Because there is no Irish Embassy or Consulate in Uzbekistan, we’re limited in the help we can offer you in an emergency. However, if you need assistance, you can contact the Irish Embassy in Moscow.
We suggest you learn as much as you can about Uzbekistan before your trip from travel agents, tour operators and guide books. The best help is often close at hand so if you have problems when you’re in Uzbekistan, try talking to your local contacts, tour operator representative or hotel management.
- Purchase comprehensive travel insurance which covers all your intended activities
- Add an alert for your destination within the Travelwise App.
- Register your details with us so that we can contact you quickly in an emergency, such as a natural disaster or a family emergency
- Follow us on twitter @dfatravelwise for the latest travel updates
- Read our Topical ‘Know Before You Go’ guide
Safety and Security
Safety and Security
Safety and security
Care should be taken when travelling to areas bordering Afghanistan, Tajikistan and Kyrgyzstan other than via authorised crossing points. Security incidents have been reported from border areas and some areas are mined. Particular care should be taken if you are travelling in the Fergana Valley.
Avoid demonstrations and large public gatherings. Always keep yourself informed of what’s going on by monitoring local media and staying in contact with your hotel or tour organiser.
Terrorist attacks in Uzbekistan cannot be ruled out. You should be particularly vigilant in public places and pay attention to any security announcements by the Uzbek authorities. The Uzbek government has occasionally restricted travel to certain parts of the country in response to security concerns.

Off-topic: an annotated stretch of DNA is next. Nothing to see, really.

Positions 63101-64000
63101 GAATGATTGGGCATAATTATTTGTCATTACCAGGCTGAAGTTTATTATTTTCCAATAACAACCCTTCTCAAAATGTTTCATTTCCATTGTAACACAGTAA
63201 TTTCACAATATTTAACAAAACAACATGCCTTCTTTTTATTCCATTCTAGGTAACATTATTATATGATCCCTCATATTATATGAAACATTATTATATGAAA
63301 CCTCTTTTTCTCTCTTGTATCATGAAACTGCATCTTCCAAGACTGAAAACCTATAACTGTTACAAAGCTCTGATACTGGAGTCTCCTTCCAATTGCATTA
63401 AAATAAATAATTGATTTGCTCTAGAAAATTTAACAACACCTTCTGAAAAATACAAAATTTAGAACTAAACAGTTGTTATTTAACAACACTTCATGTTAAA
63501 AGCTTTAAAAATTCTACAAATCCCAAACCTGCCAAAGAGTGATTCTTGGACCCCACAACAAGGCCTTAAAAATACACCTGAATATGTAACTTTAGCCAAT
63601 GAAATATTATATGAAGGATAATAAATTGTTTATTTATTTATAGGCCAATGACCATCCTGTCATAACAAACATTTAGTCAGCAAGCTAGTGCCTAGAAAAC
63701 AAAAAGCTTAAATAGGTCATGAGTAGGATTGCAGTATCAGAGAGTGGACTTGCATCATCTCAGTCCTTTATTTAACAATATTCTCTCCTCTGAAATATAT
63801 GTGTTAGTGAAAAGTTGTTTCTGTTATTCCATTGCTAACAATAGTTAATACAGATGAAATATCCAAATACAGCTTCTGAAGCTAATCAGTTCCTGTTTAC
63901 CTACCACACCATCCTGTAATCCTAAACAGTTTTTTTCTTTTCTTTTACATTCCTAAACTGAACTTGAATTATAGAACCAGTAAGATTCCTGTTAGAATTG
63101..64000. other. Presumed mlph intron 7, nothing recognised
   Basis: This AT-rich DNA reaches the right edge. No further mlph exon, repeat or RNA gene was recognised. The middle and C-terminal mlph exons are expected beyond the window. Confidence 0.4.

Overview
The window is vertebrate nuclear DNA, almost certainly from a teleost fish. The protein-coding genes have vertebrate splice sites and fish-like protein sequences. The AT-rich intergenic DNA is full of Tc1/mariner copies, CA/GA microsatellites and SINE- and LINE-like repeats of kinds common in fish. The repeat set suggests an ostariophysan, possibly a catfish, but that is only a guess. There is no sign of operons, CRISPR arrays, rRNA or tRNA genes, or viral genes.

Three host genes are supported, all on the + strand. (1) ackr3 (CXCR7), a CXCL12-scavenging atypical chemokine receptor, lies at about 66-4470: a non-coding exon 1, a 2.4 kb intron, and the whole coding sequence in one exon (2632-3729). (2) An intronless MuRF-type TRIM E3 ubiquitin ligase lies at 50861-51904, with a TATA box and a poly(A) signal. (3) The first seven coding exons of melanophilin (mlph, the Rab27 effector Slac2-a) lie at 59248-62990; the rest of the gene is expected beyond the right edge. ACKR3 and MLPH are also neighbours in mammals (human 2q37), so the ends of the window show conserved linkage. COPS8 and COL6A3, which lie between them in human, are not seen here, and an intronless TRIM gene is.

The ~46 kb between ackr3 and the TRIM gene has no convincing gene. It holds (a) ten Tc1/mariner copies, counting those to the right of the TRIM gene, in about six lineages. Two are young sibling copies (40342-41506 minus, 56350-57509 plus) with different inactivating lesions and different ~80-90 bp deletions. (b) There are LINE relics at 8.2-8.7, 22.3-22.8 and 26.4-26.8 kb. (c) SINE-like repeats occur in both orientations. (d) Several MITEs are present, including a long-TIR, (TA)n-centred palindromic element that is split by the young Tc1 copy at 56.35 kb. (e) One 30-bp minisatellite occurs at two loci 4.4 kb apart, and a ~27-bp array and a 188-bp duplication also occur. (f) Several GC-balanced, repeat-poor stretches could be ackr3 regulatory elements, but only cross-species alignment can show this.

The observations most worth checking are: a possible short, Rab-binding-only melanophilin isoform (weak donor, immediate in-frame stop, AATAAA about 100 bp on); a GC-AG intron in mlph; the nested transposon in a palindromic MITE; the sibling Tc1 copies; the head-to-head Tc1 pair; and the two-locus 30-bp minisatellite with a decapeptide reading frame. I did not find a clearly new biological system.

Crime is not a serious problem in Uzbekistan. However, there have been occasional muggings and petty crime against foreigners so you should take sensible precautions:
- Don’t carry your credit card, travel tickets and money together - leave spare cash and valuables in a safe place
- Avoid obvious displays of wealth, especially in rural areas
- You should carry your passport with you at all times as this is a legal requirement in Uzbekistan. The police often carry out checks.
- Avoid travelling in unofficial taxis, particularly at night and alone, or if there is another passenger already in the car
There have been allegations of crimes by off-duty policemen or those pretending to be policemen. Genuine police officials should always present their own credentials when asking someone for proof of their identity. If you’re in doubt, go to the nearest police station.
Lost or stolen passports
If you lose your passport, report it immediately to the police and get confirmation of the loss in writing. You’ll need this when applying for an emergency passport from the Irish Embassy in Moscow. The Embassy can accept applications for new passports, which may take between four and six weeks to be processed in Dublin, but new full passports cannot be issued in Moscow.
If you’re a victim of a crime while in Uzbekistan, report it to the local police immediately. And you can contact us at the Irish Embassy in Moscow if you need help.
If you’re planning to drive in Uzbekistan, take care – many roads are poor and badly lit.
If you want to drive:
- Bring your full Irish driving licence and your international driving permit and make sure you have adequate and appropriate insurance
- There is a zero tolerance policy towards those driving under the influence of alcohol
- You drive on the right in Uzbekistan and vehicles approaching a roundabout have a right of way over those already on it
There are security checkpoints at the city limits of Tashkent and other towns throughout the country so you may experience delays if you travel by car.
Hiring a vehicle
If you’re hiring a vehicle, we advise you not to hand over your passport as a form of security. If you’re allowing your passport to be photocopied, keep it in your sight at all times.
Check that you have adequate insurance and read the small print of the vehicle hire contract (particularly any waiver that will come into effect if the vehicle is damaged).
In Tashkent it is safer to use official taxis and to travel in modern vehicles. We don’t encourage the hiring of private unlicensed hackney cabs instead of licensed taxis.
Many buses and taxis run on Compressed Natural Gas (CNG) and safety regulations are not always followed. Where possible, you should choose modern vehicles when travelling by bus or taxi.
If you intend to travel to, from or within Uzbekistan, avoid flying on airlines listed under the EU operating ban. It is not known if maintenance regulations are properly observed with aircraft used for internal flights. Where possible, use a direct flight originating from outside Eastern Europe and Central Asia.
Local Laws and Customs
Local Laws and Customs
Local laws and customs